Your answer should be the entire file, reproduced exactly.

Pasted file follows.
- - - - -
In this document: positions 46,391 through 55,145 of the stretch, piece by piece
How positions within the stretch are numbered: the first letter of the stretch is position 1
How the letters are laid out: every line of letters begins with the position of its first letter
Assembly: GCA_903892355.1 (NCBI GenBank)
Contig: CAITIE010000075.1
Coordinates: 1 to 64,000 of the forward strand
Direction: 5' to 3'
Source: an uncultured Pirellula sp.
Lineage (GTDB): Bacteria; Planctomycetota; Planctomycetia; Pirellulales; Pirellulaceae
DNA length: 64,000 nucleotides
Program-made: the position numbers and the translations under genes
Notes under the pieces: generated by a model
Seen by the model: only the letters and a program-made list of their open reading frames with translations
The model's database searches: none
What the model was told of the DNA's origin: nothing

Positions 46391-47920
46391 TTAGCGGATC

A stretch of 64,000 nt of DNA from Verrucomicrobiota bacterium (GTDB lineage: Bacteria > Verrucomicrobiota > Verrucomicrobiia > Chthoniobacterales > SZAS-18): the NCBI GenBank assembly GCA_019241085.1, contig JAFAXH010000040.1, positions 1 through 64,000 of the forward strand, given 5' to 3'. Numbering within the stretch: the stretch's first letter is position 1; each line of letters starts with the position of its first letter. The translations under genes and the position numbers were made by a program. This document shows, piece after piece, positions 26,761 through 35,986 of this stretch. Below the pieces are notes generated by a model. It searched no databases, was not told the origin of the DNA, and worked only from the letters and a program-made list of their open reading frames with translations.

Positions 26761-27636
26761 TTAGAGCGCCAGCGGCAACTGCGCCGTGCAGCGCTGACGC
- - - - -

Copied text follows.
In this document: positions 46,391 through 55,145 of the stretch, piece by piece
How positions within the stretch are numbered: the first letter of the stretch is position 1
How the letters are laid out: every line of letters begins with the position of its first letter
Assembly: GCA_903892355.1 (NCBI GenBank)
Contig: CAITIE010000075.1
Coordinates: 1 to 64,000 of the forward strand
Direction: 5' to 3'
Source: an uncultured Pirellula sp.
Lineage (GTDB): Bacteria; Planctomycetota; Planctomycetia; Pirellulales; Pirellulaceae
DNA length: 64,000 nucleotides
Program-made: the position numbers and the translations under genes
Notes under the pieces: generated by a model
Seen by the model: only the letters and a program-made list of their open reading frames with translations
The model's database searches: none
What the model was told of the DNA's origin: nothing

Positions 46391-47920
46391 TTAGCGGATC

A stretch of 64,000 nt of DNA from Verrucomicrobiota bacterium (GTDB lineage: Bacteria > Verrucomicrobiota > Verrucomicrobiia > Chthoniobacterales > SZAS-18): the NCBI GenBank assembly GCA_019241085.1, contig JAFAXH010000040.1, positions 1 through 64,000 of the forward strand, given 5' to 3'. Numbering within the stretch: the stretch's first letter is position 1; each line of letters starts with the position of its first letter. The translations under genes and the position numbers were made by a program. This document shows, piece after piece, positions 26,761 through 35,986 of this stretch. Below the pieces are notes generated by a model. It searched no databases, was not told the origin of the DNA, and worked only from the letters and a program-made list of their open reading frames with translations.

Positions 26761-27636
26761 TTAGAGCGCCAGCGGCAACTGCGCCGTGCAGCGCTGACGC